OS: You have quite the background in music! Where does your passion for it come from? MK: When I was a kid, my first favorite band was The Jackson Five
MK: When I was a kid, my first favorite band was The Jackson Five — they were huge at the time. From there, I began discovering magazines that wrote about music. When I was really little, I would read all the little teenybopper magazines to find out what Michael Jackson and those folks were doing. And then I discovered Rolling Stone from a cousin when I was probably about 12, and it was just a window into a world that I didn’t know existed. It was fairly new at the time, still very much an underground sort of magazine — and I loved it. And then I discovered a couple of writers for Rolling Stone: Hunter S. Thompson and Lester Bangs. And I just realized that that was what I wanted to do. I either wanted to be a rock star, or I wanted to work at Rolling Stone. After college, I started working at a little magazine in Los Angeles called Option. When their editor stepped down, the publisher asked if I’d be interested in editing the magazine, and that was how I got started. Option covered alternative music and hip hop — stuff that was very underground at the time. All of this coincided with Nirvana’s rise, and we ended up doing one of the earliest cover stories on them. After that, Rolling Stone took note, and when their senior music editor stepped down, they called me, and I went to my dream job!
MK: Well, my first playlists were made on these little reel-to-reel tape recorders, not cassettes. When I was really young and I was still listening to The Jackson Five, I had a detachable microphone, and I would stick the microphone up to the speakers of my eight-track tape player to record them. I’d record The Fifth Dimension, Aretha Franklin. Then I got a cassette player and cassette culture kind of started. A few years later I had a whole lot of albums and I started making mixtapes for my friends. I was sort of the music kid in my neighborhood — I was the guy who you’d go to find out about new music. I felt like I was kind of always the arbiter of cool, ha! When I got to New York City, I had a little Sony Walkman, so I’d make mix tapes of hip hop and stuff to play when I was in the subway. I’ve just always loved it.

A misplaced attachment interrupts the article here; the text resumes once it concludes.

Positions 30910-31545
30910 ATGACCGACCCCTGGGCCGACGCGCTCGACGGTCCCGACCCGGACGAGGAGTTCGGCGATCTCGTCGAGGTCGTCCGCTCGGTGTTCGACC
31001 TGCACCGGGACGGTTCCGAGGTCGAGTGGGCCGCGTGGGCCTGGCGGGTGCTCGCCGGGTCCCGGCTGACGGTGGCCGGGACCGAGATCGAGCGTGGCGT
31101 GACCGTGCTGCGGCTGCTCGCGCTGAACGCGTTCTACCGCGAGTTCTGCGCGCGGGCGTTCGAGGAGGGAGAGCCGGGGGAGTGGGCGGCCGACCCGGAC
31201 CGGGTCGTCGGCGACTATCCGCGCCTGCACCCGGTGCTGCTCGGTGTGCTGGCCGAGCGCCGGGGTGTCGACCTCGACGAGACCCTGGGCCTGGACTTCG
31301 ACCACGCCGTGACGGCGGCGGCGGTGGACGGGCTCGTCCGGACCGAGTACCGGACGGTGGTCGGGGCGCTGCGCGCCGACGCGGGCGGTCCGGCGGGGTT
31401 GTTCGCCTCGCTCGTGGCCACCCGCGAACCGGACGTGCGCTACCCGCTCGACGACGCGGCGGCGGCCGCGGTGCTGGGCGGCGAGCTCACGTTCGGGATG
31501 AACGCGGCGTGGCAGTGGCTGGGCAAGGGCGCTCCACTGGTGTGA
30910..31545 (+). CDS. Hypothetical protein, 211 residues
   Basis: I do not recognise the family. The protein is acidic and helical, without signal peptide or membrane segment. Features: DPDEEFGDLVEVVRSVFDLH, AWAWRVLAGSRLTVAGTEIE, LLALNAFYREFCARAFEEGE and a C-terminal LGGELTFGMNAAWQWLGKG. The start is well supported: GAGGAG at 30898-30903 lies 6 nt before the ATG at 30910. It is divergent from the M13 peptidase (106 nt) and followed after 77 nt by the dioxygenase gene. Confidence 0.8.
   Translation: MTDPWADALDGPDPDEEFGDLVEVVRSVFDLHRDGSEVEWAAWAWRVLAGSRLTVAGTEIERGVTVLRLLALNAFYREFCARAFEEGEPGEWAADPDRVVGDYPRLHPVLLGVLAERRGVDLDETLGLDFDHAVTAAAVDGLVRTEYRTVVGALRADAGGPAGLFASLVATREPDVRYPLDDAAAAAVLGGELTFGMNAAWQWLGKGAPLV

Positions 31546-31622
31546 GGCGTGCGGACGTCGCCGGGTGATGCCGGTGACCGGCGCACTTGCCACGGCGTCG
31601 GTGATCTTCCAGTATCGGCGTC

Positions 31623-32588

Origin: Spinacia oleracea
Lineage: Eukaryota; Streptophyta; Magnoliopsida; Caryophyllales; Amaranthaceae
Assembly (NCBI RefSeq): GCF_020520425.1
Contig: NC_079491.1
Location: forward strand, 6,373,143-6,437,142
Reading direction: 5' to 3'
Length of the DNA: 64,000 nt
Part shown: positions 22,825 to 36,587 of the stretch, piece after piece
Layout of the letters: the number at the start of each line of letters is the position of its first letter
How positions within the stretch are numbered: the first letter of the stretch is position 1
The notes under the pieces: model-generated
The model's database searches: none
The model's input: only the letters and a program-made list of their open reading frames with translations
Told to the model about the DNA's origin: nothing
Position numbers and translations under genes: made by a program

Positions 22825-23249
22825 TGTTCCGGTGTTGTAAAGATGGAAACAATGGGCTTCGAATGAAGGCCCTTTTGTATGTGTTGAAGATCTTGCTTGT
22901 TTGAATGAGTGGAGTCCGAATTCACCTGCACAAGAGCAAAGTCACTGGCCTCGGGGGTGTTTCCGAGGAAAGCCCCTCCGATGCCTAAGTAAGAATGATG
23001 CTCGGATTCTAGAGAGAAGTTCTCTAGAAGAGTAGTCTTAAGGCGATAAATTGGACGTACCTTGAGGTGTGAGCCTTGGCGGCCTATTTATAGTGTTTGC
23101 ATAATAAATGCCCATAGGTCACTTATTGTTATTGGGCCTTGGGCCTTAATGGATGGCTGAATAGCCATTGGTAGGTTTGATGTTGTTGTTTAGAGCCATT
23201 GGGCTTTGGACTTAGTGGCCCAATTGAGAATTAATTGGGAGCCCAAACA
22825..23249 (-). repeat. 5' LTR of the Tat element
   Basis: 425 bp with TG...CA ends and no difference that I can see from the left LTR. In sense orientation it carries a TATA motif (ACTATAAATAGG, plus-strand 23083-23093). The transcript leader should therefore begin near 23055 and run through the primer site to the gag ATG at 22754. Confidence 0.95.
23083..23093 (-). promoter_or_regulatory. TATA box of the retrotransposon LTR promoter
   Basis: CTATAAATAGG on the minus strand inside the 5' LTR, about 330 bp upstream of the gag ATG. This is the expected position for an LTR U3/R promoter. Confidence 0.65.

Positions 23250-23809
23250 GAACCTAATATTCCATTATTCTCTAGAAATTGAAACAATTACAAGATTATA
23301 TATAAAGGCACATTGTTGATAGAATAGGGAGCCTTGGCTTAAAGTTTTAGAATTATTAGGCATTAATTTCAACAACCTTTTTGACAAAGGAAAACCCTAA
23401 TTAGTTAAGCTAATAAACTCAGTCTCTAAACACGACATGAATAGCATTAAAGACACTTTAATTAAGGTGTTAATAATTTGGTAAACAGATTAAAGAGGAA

MK: I think that a good example of this would be how I put together our February playlist, which is all about Black music in North Carolina, and is probably my favorite playlist of 2022! For that one, I began with a concept: I opened the playlist with Nina Simone’s “Young, Gifted and Black,” because I think that’s the main message that I want this playlist to convey — there have always been so many young, gifted, and Black people creating music in North Carolina. That song carries historical significance, too; Nina Simone is such an icon of North Carolina. I then followed that up with a song by Rissi Palmer, a younger artist and mother, who sings “Little Black Girl, Little Black Boy” from the perspective of a concerned parent who is raising young, gifted, and Black children. From there, I picked a song by this artist from Charlotte named Greg Cox, who’s an R&B singer — “Bigger Dreams.” So, in a way, I set the scene with the first few songs: big dreams that span multiple generations. From there, I pulled back the lens, just like with any great story, to take the listener through a historical journey by genre, starting with Blind Boy Fuller’s “My Brown Skin Sugar Plum.” A few songs later I bring in Elizabeth Cotten, who was a pioneering acoustic guitar player — she played a kind of finger picking that was hugely influential on all subsequent people who use fingerpicking in acoustic folk music. And from there, I went into the folk music, which includes bands like The Carolina Chocolate Drops, Kamara Thomas, and more. Then I moved into R&B with Calvin Richardson … and some newer R&B with Fantasia, and some funk with Betty Davis. I also couldn’t make this playlist without including jazz! I go from funk to jazz with Max Roach, Thelonious Monk, John Coltrane, and then way, way back to some of the doo-wop stuff. There are many more artists on the playlist, but ultimately, I take a meandering trail through the history of Black music in North Carolina. I’m really trying to tell stories with each playlist — and that’s what Our State does, you know? We tell stories. I want to carry that on through each playlist I create.